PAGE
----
Folk Beasts is a series of craft packs for those affected by the pandemic
Hart Club and The Golden Thread Project have commissioned a selection of London-based artists, briefed to inspire the public to engage in the arts at home.
- Ayla Angelos
- 17 February 2021
Folk Beasts is a series of make-at-home craft packs, created as a collaboration between Hart Club – an organisation championing neurodiversity in the arts – and The Golden Thread Project, a company that aims to popularise folklore through the arts. The packs are designed by a selection of London-based artists and illustrators, conceived as a means of combating the increasing isolation brought on by the pandemic.
Centring on the theme of folklore, 17 artists were commissioned to create ten art activity packs. The artists involved include Jay Cover, Aidan Saunders, Celine Ka Wing Lau, Harriet Vine MBE, Lena Yokoyama Yuk Fun and many more. Each artist followed a brief to design their own craft packs, with a particular focus accessibility and inspiring the public to engage in the arts at home. With the topic of folklore in mind, this meant their design interpretations could take form in a myriad of ways, including animal-based folklore and myth.
Funded by Arts Council England, Folk Beasts has produced 100 editions. This means a total of 1,700 packs have been sent out to Hart Club’s network of charities, supported studios, SEN schools, food banks and other projects that enable people to participate remotely. It’s predominantly aimed at Hart Club’s community, and those who have been largely affected by the pandemic; with activities and social interactions halted, this has had a dire affect on peoples’ mental and physical wellbeing.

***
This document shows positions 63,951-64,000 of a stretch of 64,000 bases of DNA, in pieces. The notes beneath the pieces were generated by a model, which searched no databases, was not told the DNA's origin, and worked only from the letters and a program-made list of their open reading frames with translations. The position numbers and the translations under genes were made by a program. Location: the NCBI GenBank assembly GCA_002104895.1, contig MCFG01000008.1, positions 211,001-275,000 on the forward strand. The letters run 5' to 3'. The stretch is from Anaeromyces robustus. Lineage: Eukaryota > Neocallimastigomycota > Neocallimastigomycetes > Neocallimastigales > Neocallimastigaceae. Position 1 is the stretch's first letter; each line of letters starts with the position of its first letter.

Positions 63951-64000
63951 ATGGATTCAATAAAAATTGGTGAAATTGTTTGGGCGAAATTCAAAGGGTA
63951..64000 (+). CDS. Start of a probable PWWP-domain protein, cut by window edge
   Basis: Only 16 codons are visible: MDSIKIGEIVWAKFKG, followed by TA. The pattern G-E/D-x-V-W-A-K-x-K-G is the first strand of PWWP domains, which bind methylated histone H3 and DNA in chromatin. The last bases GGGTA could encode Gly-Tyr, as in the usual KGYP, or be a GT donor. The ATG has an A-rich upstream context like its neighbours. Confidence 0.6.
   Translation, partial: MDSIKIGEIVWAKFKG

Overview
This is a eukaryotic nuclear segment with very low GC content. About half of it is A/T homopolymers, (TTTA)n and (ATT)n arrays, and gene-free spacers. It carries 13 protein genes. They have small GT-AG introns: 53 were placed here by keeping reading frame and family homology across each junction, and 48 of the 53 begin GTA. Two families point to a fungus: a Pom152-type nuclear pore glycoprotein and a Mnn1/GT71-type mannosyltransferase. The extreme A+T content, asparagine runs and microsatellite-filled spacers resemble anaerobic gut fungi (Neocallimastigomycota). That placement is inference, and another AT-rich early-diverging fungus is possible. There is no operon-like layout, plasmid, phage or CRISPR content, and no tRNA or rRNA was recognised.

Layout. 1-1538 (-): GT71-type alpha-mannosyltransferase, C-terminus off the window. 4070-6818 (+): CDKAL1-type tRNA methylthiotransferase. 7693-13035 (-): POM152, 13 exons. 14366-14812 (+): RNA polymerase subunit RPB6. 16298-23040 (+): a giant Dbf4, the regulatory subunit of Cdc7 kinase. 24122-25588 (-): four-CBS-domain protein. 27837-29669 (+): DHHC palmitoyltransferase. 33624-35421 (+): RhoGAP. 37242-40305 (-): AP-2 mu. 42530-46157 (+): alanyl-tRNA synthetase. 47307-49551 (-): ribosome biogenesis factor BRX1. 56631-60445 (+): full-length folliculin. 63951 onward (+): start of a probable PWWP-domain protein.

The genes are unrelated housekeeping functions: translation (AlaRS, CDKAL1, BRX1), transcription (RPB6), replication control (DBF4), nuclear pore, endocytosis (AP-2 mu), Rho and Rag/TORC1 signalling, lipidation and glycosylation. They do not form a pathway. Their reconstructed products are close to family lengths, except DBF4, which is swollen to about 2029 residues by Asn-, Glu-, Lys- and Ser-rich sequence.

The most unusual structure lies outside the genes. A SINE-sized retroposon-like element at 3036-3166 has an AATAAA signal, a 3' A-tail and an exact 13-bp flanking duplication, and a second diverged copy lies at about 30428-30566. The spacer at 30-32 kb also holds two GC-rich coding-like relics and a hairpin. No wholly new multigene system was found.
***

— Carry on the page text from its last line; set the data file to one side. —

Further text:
Accessibility plays a key focus in the target audience of the packs, which includes people from all ages and backgrounds, as well as artists with disabilities, dementia and brain injury. As such, the packs needed to adhere to a few guidelines in order to make the work as accessible as possible. All text needed to be 12pt minimum and in a legible font, followed by simple language and instructions; basically aimed at anyone aged between six and 100. Each pack makes up three single sided A3 pages, printed on a risograph machine, with each page comprising up to two colours of either red, blue, yellow and black. Within this, there’s the artist’s activity and a limited edition artist print.
“The feedback has been overwhelmingly positive with a great emphasis in the quality in design and printing,” says Helen Ralli. “It's always a pleasure to receive something special in the post! And I think it's a fantastic opportunity for the creative community – such as the artists and designers involved in this project – to have a chance to use their skills to create something that has such a rippling positive impact on a community that they might not otherwise connect with.”
Over the coming weeks, both Hart Club and The Golden Thread are running competitions on Instagram directed at the general public who can win their own packs. In the next couple of months, the project will launch its own Folk Beasts online exhibition to present the work involved, all-in-all creating an “on-growing” user-generated art exhibition.
Folk Beasts: Yuk Fun. (Copyright © Yuk Fun, 2021)
About the Author
Ayla is a London-based freelance writer, editor and consultant specialising in art, photography, design and culture. After joining It’s Nice That in 2017 as editorial assistant, she was interim online editor in 2022/2023 and continues to work with us on a freelance basis. She has written for i-D, Dazed, AnOther, WePresent, Port, Elephant and more, and she is also the managing editor of design magazine Anima.